Process-Centric Integrations

Introduction

Process-centric integrations refer to the various events and smart services that can be used to integration with another systems. This article covers those activities and relevant details about connecting it to a third party service.

  • To learn about integration objects and their configuration options, see Integration Objects.
  • To learn about setting up integrations for expressions, see the Expresison-Centric Integrations page for a list of the connector functions and the syntax for using them.

Integration Activities

The following events and smart services support integration in some way.

Activitiy Type Protocols Supported
Call Integration Connectivity Services HTTP
Call Web Service Connectivity Services SOAP
HTTP File Download Connectivity Services HTTP
HTTP File Upload Connectivity Services HTTP
Invoke SAP BAPI Connectivity Services HTTP
Start and Receive Message Event Event JMS/SMTP

Activity Details

Each node or smart service has unique capabilities and considerations when using it. Read the following sections to learn more about each activity.

Call Integration Smart Service

The call integration service smart service lets designers connect integrations to a process using an simple setup operation.

Pre-existing integrations can be called into the smart service, and will generate the necessary activity class parameters needed to use and capture data from the integration.

Conversely, integrations can be created by this smart service using existing node inputs.

Integrations that modify data in other systems require this smart service to execute.

Authentication concerns for the call integration smart service follow the authentication settings defined in the integration.

Call Web Service Smart Service

The call web service smart service lets designers connect WSDLs to process models. This smart service has the added benefit of creating a CDT to map to an incoming SOAP message.

Data transferred using web services are only encrypted when the web service is running over HTTPS. Appian recommends all sensitive or confidential data be encrypted. Application-level security is the responsibility of each customer.

The call web service node supports TransportBinding policy assertions that require HTTPS, requiring a client certificate or specific authentication schemes listed below. Web service security settings must allow username, password, and/or domain authentication.

Authentication

Web service providers that support basic auth, digest, NTLM, or WS-Security UsernameToken 1.1 or 1.0 authentication are supported. For UsernameToken authentication, username-only, username and plaintext password, and username and password digest are supported.

Transport layer authentication mechanisms (basic auth, digest, NTLM, client certificate) may be declared by the WSDL using TransportBinding WS-Policy assertions, however such a declaration is not required. Any WS-Policy assertions for these transport layer authentication mechanisms that are not declared as TransportBinding WS-Policy assertions are not supported.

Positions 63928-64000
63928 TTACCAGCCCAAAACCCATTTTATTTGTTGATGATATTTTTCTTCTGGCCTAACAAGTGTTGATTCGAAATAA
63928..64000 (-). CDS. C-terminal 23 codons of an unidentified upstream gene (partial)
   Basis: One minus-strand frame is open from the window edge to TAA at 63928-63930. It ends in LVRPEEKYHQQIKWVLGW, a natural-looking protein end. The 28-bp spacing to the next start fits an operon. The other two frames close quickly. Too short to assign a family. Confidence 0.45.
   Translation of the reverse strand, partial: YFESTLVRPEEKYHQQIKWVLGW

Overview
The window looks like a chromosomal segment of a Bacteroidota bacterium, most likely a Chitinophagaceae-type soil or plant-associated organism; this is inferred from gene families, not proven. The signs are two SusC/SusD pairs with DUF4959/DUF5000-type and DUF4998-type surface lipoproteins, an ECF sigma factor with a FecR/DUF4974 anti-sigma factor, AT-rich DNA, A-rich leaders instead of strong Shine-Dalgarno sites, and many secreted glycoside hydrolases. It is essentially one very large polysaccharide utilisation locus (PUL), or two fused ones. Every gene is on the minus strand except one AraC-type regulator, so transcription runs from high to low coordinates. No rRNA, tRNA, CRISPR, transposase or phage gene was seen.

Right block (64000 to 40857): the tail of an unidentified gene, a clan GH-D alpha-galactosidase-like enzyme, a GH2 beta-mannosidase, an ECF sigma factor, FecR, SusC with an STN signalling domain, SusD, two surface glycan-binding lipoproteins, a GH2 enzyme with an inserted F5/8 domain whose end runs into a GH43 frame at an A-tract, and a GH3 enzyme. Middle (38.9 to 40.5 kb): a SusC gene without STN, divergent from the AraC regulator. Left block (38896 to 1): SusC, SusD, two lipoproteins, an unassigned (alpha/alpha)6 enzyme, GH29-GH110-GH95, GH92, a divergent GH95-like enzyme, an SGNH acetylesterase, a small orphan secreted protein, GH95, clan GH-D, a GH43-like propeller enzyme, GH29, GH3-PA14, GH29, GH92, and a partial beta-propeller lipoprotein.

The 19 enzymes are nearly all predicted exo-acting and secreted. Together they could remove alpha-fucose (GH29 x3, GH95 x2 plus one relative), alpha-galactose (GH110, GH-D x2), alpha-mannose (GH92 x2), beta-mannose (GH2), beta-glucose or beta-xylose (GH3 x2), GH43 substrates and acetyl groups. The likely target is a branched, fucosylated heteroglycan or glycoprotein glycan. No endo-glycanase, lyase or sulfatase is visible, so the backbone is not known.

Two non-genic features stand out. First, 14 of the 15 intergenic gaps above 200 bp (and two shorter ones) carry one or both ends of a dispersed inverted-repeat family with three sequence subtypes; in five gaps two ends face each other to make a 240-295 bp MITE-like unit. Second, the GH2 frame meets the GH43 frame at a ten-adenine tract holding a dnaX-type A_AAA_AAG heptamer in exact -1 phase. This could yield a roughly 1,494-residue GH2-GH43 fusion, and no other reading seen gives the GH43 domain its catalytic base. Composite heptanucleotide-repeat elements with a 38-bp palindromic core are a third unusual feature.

In order to use WS-Security UsernameToken, it must be declared in the WSDL as a WS-Policy assertion. If the WSDL contains multiple policy alternatives in an ExactlyOne element, the first alternative supported by Appian will be selected.

  • SAML, LDAP, x509, UsernameToken derived key, SignedSupportingTokens, or other authentication schemes are not supported within the context of this smart service, but it may be possible to integrate with these systems using smart service plug-ins.
  • Client certificate/mutual SSL authentication can be enabled by uploading client certificates in the Admin Console.
  • Services that use self-signed or internal SSL certificates can be enabled by uploading trusted certificates in the Admin Console
Providing Credentials for UsernameToken Authentication

If the WSDL for the web service declares that UsernameToken is supported for authentication, a "WSDL Policy" section will be revealed on the setup tab. Credentials can be provided in one of two ways:

Using the "Custom Username Token" inputs to provide literal values or expressions for the Username and Password inputs. By checking the "Use Predefined Credentials" checkbox and then selecting the external system from the dropdown. The credentials registered to that external system in the Secure Credentials Store will be used at runtime. The attributes configured in the Secure Credentials Store for the username and password must be named username and password respectively in order for them to be detected and used by the Call Web Service smart service for UsernameToken credentials. A radio button toggle is provided to allow selection between the site-wide credentials for the external system, or the per-user credentials of the assignee that executes the smart service. If the credentials of the assignee are selected, the node must be attended or will pause by exception during execution.

Unsupported XSD & Web Services

WSDLs that utilize data types with the following XSD constructs result in CDTs that ignore the construct:

  • Enumerations
  • Simple Types with Attributes
  • Occurrence constraint lists (which are simplified to multiple or single values)

The following types of web service cannot be called using this smart service: